Premiumisation has been a key driver behind the turnaround in the fortunes of bacon and sausages. Having plummeted in the wake of the 2015 WHO report claiming processed meats were carcinogenic, bacon and sausage volumes are up 1.9% and 0.7% respectively over the past 12 months, providing “a much needed boost to the market offering quick, easy and tasty meals that don’t stretch the culinary skills of consumers,” says Moniz. This is largely down to a swathe of health-focused innovation helping counter concerns around fat content, heart disease and cancer.

“We’re seeing bacon and sausage growing ahead of fresh pork driven predominantly by welfare, artisan and craft,” says Nicola Hobson, head of insight at Tulip.

Innovations have included ‘flexitarian’ sausages, debuted by premium brands such as Finnebrogue and Debbie & Andrew’s. These products made it into own label this January as Waitrose rolled out a range containing 35% fruit, vegetable and pulses.

“Increased awareness of healthy, balanced eating has driven change in ready meals NPD”

The real success story for sausages, however, has been chicken. Pioneered by premium brands, chicken sausages hit the mainstream this year as Richmond launched its own version containing 30% less fat per 100g than its thick pork sausages. “Chicken sausages are a sub-segment worth £18.4m, up 48% year on year. It’s absolutely the space to be in at the moment,” says Dawn Spencer, Kerry’s marketing director for meats.

Chicken sausages don’t just deliver on health, they also appeal to shoppers looking to get a bit more experimental with their midweek meals, she adds. “When you think about sausages you think of sausage and mash, but chicken sausages pair well with sweet potato or even rice and couscous.”

Bacon suppliers, meanwhile, are using innovation to address some of the most pressing health concerns facing the segment. Northern Irish supplier Finnebrogue claims it has slashed the cancer risk from bacon by removing nitrites, which the WHO held responsible for the carcinogenic effect of processed meats. The brand’s Naked Bacon, which hit shelves in January, is the culmination of 10 years of R&D and a £14m investment, which saw Finnebrogue work with a Spanish chemist to develop a natural flavour using Mediterranean fruit and spice extracts.

It follows the launch last year of the UK’s first Raised Without Antibiotics rashers from high-welfare bacon brand Spoilt Pig. The RSPCA Assured range, which comprises Dry Cured Smoked and Unsmoked Back Bacon and Dry Cured Smoked Streaky Bacon, comes from pigs raised in a unique farming system developed with Karro-owned Brydock Farms. Piglets are farrowed outdoors before being brought indoors at weaning age, and kept at low densities on deep-straw bedding with natural ventilation, which the brand claims reduces the risk of illness, meaning 85%-90% of pigs in the herd never need antibiotic treatment. If they do, they are given it on an individual basis and processed separately as regular RSPCA Assured pork and bacon.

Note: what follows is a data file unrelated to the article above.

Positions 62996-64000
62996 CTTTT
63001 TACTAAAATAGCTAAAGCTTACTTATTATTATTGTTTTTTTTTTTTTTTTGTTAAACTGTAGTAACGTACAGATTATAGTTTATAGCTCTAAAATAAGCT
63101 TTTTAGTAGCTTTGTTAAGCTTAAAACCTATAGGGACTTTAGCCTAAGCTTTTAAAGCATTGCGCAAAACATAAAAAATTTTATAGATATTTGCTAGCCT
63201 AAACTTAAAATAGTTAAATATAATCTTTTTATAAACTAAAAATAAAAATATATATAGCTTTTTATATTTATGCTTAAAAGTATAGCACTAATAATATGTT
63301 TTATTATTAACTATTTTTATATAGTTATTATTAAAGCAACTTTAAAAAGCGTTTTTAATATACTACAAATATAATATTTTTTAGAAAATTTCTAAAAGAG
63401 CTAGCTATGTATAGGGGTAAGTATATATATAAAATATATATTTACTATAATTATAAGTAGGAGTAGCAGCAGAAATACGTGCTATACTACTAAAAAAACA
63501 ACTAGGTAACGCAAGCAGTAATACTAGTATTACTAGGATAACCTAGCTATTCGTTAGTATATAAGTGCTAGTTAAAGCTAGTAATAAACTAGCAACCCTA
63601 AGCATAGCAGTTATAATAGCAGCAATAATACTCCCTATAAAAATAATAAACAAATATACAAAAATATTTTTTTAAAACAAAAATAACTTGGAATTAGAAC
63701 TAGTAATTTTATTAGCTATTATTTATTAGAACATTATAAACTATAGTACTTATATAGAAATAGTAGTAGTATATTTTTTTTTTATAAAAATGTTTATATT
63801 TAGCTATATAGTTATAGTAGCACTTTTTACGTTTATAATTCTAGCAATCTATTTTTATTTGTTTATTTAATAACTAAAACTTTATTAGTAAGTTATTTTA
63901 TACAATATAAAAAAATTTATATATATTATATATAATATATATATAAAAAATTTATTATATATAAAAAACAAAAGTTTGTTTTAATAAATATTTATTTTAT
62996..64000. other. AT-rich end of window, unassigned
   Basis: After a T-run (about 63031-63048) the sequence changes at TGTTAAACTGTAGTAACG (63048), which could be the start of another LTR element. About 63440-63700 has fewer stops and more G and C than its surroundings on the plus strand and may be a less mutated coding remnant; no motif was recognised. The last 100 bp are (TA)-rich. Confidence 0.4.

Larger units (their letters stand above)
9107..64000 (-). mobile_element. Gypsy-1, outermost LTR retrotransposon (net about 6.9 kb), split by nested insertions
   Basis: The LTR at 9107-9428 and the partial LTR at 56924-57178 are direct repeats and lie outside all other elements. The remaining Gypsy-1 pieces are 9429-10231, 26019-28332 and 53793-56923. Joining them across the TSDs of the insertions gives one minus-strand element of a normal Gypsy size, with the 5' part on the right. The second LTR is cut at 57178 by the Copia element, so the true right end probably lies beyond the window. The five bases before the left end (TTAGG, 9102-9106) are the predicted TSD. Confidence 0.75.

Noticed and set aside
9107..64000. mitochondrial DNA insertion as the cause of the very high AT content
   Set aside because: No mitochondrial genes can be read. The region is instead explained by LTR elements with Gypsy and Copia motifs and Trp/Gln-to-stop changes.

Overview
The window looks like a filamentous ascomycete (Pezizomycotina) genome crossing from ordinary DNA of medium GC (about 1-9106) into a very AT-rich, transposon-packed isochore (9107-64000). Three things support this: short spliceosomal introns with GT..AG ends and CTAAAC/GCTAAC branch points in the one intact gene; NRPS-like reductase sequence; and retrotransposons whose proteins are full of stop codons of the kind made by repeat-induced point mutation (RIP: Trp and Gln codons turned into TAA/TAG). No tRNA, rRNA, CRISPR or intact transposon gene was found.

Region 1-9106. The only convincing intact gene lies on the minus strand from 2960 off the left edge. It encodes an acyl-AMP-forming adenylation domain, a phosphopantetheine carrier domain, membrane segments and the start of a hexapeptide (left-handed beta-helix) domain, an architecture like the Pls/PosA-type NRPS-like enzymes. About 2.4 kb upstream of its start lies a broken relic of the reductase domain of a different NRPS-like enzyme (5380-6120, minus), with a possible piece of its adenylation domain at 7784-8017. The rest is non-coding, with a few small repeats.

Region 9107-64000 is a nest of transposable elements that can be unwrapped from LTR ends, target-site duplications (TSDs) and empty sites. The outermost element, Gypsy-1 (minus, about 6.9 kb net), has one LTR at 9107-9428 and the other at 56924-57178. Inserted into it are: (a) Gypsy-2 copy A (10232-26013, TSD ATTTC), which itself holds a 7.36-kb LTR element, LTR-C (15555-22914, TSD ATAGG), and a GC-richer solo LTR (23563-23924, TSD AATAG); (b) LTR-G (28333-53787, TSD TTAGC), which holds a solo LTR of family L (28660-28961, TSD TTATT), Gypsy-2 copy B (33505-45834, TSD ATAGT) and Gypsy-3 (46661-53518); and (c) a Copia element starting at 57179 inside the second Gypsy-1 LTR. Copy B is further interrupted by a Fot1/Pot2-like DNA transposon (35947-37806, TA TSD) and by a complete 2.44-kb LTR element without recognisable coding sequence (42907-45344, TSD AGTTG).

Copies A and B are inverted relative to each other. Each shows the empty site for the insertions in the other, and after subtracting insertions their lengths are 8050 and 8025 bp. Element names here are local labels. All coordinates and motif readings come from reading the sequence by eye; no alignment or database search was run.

Having begun in bacon, this innovation is now spreading into fresh pork, with the Black Farmer launching a range of antibiotic-free fresh pork products - comprising a pork belly joint, pork belly slices, pork fillet medallions, pork loin chops and steaks, and a pork shoulder joint - in Ocado last November.

With millennials more likely to be concerned over the ethical and environmental impact of meat production than older shoppers, this sort of supply chain innovation - as well as healthy and convenient NPD - will be crucial if the industry is to fend off meat alternatives in the future, says suppliers.

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Meat processors putting in the effort on sustainability

Sustainability matters. As meat faces mounting competition from alternative proteins, the industry is working hard to prove it can meet consumers’ ethical and environmental expectations.

Britain’s biggest meat processors have boosted their credentials over the past year. Pork and chicken producer Cranswick, which launched its Second Nature sustainability strategy in January, switched to 100% renewable energy in March and has pledged to become a zero food waste business by 2030.

It has also signed up to Courtauld 2025 to “deliver an ambitious 10-year voluntary agreement that brings together leading organisations committed to reducing the environmental impact of food and drink across the supply chain”.

Plus, Cranswick is a member of the UK Plastics Pact, led by Wrap, and has pledged all of its packaging will be 100% recyclable and sustainably sourced by 2025, with its use of plastic packaging slashed in half over the same time period.

ABP, another member of the pact, says packaging is at the “core of innovation for 2018”, with recyclable, reusable and sustainable alternatives as well as a number of packaging reduction projects already under way. “These include working with packaging suppliers to eliminate unnecessary laminates and additives to ensure our packaging can be recycled alongside similar plastics without contaminating waste streams,” says a spokesman.

By 2020, ABP has pledged to reduce water consumption by 50%, reduce its carbon footprint by 30% and reduce electricity use by 40%. This year, its renewables division Olleco acquired a second anaerobic digestion facility in Buckinghamshire, which has the capacity to process 96,000 tonnes of food waste each year, producing up to 3.2Mw of green electricity and 4.8Mw of renewable heat – enough to power 6,000 homes.

“Innovation is not, and must not, be limited to product but embrace all elements of the supply chain,” stresses Hobson, who says Tulip is adopting best practice across everything from productivity and welfare to genetics, feed, housing and antibiotics controls. “As an industry that is mindful of sustainability and health, we need to ensure the focus is on quality before quantity.”

The industry must also “find innovative ways to engage younger consumers in a positive way, using technology & social media,” says Brisby. In other words, it’s time for meat to fight back against the haters, and prove it’s got an important place in a healthy and ­sustainable diet.